News / Science & Technology

    Farmers Benefit from Insect-killing Cotton

     A Bt cotton field in the state of Maharashtra in India. (Matin Qaim)
    A Bt cotton field in the state of Maharashtra in India. (Matin Qaim)
    Growing cotton that is genetically modified to kill insects improves the livelihoods of small-scale farmers more than conventional varieties, according to a new study.

    Researchers found farmers raising “Bt” cotton, which is modified to produce an insect-killing protein, had 24 percent higher yields, and 50 percent higher profits, than farmers growing conventional cotton.

    Critics say the benefits may not last long, as other insects become bigger problems in farmers’ fields.

    The debate has global implications for small-scale farmers in the developing world.

    Millions of Indian farmers raise cotton on a hectare or two of land and subsist in poverty on $1 or $2 a day.

    Fighting the cotton bollworm

    Before Bt cotton arrived in India in 2002, farmers relied on chemical insecticides to control an insect pest called the bollworm.
    A smallholder farmer in his Bt cotton field in southern India. A new study shows Bt technology contributes to higher crop yields and profits. (Matin Qaim)A smallholder farmer in his Bt cotton field in southern India. A new study shows Bt technology contributes to higher crop yields and profits. (Matin Qaim)
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    A smallholder farmer in his Bt cotton field in southern India. A new study shows Bt technology contributes to higher crop yields and profits. (Matin Qaim)
    A smallholder farmer in his Bt cotton field in southern India. A new study shows Bt technology contributes to higher crop yields and profits. (Matin Qaim)

    “The types of chemical insecticides that farmers use against the bollworm are among the most toxic ones,” says agricultural economist and study co-author Matin Qaim at Germany’s University of Goettingen. “And they spray quite a bit.”

    Bollworms also threaten U.S. cotton crops. So biotech and seed company Monsanto genetically modified cotton plants to produce their own insecticide, a bacterial protein called Bt.

    While organic farmers have sprayed Bt on crops for decades, many cotton growers worldwide are now using the genetically-modified, insect-resistant Bt cotton variety of the plant.

    Three-quarters of U.S. cotton and 90 percent of Indian cotton are now Bt.

    Less control, higher price

    But biotechnology critics say farmers are giving up too much control over their seed supply to multinational corporations and becoming increasingly dependent on corporate-controlled technologies.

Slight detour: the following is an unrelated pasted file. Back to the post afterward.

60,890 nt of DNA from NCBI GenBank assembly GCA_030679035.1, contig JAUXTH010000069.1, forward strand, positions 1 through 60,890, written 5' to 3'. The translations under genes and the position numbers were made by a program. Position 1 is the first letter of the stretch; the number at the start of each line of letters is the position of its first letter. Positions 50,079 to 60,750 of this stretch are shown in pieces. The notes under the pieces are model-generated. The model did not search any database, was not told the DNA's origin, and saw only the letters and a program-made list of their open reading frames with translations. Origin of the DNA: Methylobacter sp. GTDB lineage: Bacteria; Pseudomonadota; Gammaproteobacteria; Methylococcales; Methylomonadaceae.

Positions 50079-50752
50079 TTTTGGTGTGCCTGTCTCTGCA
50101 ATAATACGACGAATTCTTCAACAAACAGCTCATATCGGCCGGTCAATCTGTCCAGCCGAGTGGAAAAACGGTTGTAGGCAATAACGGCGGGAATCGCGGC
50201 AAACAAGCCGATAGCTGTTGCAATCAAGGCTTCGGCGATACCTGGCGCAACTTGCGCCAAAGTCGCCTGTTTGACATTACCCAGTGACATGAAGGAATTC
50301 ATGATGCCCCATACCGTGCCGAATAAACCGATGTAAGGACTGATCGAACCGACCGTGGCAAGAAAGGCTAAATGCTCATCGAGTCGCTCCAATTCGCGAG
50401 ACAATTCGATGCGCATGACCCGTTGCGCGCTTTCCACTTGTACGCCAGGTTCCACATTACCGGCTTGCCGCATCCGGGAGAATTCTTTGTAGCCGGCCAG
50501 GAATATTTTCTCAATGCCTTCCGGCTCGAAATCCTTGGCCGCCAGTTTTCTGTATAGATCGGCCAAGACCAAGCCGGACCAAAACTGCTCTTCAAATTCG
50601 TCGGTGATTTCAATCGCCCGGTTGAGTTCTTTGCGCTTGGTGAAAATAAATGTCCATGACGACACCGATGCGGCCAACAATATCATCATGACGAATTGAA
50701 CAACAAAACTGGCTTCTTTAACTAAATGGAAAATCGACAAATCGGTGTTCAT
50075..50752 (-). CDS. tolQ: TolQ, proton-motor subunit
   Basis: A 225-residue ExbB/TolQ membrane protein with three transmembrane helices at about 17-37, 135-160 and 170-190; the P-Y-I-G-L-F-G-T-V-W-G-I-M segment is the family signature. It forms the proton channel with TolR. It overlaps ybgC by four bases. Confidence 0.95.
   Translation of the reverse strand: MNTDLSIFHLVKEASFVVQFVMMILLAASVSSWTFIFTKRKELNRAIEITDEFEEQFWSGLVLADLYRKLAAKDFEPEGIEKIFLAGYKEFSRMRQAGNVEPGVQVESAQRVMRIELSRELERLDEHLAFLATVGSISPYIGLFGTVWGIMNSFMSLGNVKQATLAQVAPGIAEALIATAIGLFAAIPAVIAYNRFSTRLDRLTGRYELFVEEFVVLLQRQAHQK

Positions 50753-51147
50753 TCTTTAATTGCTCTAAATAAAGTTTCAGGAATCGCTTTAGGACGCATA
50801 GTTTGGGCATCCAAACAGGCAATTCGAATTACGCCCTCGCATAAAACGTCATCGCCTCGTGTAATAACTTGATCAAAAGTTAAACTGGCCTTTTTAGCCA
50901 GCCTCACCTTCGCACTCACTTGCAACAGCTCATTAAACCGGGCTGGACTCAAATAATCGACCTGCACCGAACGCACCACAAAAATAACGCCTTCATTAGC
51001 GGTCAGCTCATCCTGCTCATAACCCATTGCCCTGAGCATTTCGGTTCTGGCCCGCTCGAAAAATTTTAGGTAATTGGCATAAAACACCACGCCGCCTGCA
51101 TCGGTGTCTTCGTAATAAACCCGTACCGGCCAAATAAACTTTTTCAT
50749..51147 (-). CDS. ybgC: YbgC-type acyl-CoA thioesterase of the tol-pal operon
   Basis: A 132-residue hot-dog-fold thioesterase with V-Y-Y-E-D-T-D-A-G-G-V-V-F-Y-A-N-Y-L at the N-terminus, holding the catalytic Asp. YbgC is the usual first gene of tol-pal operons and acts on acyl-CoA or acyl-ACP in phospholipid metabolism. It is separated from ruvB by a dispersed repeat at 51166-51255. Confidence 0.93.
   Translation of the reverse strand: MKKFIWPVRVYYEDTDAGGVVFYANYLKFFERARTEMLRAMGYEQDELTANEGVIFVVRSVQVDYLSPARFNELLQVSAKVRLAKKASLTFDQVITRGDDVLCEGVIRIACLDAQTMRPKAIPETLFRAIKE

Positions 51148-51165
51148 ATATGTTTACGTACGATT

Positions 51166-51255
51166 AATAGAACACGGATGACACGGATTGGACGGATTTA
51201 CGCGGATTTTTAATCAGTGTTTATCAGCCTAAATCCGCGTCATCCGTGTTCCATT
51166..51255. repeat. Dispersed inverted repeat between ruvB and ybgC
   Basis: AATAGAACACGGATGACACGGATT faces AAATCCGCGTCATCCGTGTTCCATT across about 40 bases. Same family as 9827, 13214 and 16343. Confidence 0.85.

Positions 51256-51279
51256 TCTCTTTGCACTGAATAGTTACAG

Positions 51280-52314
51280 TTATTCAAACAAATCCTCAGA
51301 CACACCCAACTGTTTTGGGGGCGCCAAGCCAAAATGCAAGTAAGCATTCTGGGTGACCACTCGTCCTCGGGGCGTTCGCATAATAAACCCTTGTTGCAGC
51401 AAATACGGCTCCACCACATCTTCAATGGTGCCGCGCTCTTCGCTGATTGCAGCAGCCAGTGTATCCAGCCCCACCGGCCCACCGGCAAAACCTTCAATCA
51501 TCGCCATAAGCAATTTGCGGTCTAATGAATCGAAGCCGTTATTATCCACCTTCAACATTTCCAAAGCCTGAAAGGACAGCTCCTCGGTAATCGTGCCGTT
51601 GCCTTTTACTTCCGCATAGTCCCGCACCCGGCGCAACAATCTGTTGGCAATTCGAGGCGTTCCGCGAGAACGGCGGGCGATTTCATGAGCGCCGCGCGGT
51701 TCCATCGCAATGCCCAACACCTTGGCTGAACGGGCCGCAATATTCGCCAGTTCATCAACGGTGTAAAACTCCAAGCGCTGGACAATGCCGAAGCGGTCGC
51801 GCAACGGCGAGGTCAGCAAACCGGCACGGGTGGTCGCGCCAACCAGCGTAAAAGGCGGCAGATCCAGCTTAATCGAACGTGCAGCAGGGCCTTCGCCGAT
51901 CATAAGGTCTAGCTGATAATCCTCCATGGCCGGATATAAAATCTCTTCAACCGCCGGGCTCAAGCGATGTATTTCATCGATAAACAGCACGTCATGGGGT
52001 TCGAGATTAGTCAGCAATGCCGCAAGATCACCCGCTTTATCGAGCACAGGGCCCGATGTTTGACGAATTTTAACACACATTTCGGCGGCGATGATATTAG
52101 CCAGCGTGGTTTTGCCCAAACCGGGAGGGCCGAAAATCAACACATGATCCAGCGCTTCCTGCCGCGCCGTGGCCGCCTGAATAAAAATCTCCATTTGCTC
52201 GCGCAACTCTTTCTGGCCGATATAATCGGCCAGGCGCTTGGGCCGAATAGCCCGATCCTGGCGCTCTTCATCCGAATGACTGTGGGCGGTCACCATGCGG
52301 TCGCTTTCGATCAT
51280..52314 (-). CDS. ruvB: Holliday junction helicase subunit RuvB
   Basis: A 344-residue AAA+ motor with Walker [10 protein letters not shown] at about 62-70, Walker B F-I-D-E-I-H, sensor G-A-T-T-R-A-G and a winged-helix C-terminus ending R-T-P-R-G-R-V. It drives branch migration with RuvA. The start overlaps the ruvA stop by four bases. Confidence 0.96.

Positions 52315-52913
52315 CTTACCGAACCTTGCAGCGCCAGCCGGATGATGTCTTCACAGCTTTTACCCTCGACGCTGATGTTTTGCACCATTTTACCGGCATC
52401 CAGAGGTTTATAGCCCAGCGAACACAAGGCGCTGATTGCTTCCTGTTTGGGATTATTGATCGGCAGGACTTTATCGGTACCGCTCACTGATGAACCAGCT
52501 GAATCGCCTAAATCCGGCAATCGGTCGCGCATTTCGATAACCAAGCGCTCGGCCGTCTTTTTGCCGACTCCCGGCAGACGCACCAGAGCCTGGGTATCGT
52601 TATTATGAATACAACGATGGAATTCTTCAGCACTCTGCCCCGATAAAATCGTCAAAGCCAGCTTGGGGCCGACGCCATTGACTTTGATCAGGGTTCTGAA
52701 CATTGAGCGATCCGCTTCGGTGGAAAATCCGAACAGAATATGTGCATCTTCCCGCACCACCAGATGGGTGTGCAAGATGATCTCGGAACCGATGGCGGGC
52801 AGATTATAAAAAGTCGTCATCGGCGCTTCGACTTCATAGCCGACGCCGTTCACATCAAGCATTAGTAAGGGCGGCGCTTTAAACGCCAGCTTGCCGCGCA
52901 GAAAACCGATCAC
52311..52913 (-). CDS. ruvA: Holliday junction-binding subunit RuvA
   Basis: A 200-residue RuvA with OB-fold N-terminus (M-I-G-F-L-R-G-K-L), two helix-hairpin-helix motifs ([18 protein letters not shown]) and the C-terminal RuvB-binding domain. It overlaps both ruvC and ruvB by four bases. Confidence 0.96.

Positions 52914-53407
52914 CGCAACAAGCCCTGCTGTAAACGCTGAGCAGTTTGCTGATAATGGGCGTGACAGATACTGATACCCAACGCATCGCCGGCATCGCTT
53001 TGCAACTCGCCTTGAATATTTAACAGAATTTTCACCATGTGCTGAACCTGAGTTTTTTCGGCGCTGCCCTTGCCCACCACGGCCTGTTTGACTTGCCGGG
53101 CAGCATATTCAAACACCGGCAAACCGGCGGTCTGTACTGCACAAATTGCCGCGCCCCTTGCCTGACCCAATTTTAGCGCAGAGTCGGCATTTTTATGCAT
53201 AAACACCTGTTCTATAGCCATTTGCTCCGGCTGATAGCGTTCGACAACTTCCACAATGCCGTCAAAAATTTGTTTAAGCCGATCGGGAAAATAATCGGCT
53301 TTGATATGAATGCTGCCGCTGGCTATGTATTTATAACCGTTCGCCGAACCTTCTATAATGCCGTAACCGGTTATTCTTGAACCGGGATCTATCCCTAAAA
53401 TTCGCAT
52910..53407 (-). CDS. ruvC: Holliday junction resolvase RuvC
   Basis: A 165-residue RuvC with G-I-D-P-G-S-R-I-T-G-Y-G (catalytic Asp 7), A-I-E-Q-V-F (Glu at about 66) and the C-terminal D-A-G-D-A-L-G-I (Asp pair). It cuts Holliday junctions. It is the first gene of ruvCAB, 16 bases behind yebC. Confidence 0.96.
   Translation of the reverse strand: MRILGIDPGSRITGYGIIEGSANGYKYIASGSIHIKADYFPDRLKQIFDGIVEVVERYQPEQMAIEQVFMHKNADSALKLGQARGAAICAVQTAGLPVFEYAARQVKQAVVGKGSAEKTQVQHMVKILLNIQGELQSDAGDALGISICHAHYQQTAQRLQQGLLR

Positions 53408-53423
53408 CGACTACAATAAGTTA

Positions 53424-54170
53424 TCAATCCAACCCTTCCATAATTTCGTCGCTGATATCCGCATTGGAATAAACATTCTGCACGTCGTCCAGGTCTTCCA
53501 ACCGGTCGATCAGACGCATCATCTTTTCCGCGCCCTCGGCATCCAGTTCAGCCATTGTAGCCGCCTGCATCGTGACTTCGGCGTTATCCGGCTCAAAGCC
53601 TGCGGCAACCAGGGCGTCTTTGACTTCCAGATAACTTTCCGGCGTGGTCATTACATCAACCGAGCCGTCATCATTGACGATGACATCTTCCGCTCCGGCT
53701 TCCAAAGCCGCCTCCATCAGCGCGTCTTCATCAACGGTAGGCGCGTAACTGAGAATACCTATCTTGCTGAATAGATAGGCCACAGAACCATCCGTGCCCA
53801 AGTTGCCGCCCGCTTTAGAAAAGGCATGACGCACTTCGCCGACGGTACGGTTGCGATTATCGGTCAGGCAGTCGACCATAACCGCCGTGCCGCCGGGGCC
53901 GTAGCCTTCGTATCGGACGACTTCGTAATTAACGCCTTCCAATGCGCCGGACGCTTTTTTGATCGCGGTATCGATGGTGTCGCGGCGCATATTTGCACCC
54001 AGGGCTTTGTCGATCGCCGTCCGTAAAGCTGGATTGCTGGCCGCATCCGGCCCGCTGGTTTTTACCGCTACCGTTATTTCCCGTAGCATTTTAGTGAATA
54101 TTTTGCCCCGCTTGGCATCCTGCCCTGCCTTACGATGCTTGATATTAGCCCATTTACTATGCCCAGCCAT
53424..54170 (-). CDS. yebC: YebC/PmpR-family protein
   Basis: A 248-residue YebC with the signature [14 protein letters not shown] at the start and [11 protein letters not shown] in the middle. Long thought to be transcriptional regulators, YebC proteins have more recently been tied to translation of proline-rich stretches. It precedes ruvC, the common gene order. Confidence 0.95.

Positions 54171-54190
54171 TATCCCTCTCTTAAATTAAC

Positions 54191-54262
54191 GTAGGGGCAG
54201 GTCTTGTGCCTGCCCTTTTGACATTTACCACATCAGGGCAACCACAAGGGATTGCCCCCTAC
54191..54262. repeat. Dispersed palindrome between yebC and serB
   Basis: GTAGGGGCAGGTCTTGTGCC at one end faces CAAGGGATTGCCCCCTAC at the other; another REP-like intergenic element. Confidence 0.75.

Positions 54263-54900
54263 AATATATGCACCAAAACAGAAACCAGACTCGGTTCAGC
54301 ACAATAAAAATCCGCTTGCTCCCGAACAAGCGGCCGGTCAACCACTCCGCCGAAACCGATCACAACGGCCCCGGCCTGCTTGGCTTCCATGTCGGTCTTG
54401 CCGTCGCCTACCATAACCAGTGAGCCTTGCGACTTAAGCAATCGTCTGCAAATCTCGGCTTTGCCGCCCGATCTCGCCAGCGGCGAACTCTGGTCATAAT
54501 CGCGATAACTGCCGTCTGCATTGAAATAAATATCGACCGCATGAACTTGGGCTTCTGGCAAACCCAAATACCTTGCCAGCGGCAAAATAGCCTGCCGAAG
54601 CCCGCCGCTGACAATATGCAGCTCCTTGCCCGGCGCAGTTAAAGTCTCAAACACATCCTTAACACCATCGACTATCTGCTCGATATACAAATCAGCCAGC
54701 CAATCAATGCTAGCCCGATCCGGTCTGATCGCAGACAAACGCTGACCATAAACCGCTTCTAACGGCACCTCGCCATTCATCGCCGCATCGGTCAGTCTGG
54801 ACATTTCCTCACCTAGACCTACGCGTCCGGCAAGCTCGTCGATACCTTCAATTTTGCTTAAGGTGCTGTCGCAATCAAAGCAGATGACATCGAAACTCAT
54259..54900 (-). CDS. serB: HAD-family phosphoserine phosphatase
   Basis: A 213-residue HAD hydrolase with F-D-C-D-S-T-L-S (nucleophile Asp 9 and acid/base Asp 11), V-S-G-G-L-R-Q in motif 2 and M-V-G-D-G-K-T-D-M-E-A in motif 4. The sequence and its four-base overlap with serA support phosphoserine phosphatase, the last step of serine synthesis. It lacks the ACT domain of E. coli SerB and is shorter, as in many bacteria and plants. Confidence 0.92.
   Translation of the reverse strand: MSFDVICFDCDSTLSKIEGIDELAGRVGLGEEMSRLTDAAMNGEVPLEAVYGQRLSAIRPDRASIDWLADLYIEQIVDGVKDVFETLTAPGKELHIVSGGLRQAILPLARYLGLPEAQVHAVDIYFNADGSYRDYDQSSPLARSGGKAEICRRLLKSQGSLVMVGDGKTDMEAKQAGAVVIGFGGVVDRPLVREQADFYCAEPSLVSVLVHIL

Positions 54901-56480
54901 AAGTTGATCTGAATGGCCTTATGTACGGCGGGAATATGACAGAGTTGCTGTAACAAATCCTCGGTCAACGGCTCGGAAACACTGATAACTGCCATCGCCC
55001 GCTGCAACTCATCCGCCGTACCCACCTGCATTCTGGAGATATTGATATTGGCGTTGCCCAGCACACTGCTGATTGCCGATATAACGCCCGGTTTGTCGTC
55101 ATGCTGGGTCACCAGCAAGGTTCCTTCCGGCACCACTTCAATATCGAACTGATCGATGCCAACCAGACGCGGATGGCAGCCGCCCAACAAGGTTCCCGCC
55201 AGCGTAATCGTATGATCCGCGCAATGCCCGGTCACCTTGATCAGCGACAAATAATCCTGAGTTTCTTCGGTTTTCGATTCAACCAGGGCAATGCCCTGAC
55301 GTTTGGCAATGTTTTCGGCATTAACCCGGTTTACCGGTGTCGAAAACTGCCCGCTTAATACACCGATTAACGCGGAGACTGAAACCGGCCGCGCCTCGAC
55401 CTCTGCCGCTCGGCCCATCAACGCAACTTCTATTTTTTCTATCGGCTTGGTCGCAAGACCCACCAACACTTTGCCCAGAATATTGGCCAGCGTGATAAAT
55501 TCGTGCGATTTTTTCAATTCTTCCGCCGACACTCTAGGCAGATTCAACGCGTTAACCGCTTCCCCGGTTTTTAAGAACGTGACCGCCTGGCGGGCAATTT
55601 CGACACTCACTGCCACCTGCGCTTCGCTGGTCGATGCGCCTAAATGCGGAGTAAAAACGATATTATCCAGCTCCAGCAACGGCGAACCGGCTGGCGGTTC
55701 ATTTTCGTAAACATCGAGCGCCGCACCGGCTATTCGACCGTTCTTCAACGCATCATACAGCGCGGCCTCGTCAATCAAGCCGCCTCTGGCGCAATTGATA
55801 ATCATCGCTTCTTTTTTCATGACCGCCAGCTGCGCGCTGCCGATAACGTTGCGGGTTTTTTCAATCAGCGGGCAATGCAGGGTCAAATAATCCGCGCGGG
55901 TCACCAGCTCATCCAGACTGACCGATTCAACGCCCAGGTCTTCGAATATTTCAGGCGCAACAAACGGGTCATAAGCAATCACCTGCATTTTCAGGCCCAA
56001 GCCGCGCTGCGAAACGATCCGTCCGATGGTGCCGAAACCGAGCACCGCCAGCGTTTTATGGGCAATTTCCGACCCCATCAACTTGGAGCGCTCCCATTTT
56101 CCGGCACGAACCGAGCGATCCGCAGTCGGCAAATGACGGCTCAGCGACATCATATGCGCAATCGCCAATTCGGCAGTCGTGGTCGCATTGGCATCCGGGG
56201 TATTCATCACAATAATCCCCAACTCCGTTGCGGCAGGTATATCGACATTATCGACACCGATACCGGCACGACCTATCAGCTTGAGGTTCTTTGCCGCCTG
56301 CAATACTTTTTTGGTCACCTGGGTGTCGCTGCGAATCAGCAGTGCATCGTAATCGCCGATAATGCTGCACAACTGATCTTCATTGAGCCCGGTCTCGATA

Bt seeds are more expensive than conventional seeds. Opponents say farmers buying them are going deeper and deeper into debt, driving some to suicide.

    But Qaim says his new study shows the opposite.

    Improved standard of living

    The study examines 533 cotton-growing families between 2002 and 2008.

    Compared with conventional farmers, Bt cotton growers are “increasing their effective yields because of lower crop damage,” Qaim says. “And that leads to higher family incomes and that leads to higher living standards, [which] leads to escape from poverty.”

    Bt farmers had 18 percent higher family expenditures, suggesting an increase in their standard of living.

    “Most of the public believes that GM crops developed by big companies…would worsen the situation of small farms and poor households,” he says. “And I think it is time to reconsider those types of prejudices.”

    Limited benefit?

    Research by Washington University anthropologist Glenn Stone has also found increased yields among farmers raising Bt cotton.

    However, he says, “It’s frequently the case that new agricultural technologies have positive impacts at first. But, what we really have to be concerned about is how sustainable impacts are going to be.”

    Stone says other pests besides the bollworm are now becoming bigger threats, requiring more insecticides.

    That may undermine the advantages of Bt cotton - and continue the debate over the risks and benefits of genetically modified crops.

    Steve Baragona

    Steve Baragona is an award-winning multimedia journalist covering science, environment and health.

    He spent eight years in molecular biology and infectious disease research before deciding that writing about science was more fun than doing it. He graduated from the University of North Carolina at Chapel Hill with a master’s degree in journalism in 2002.

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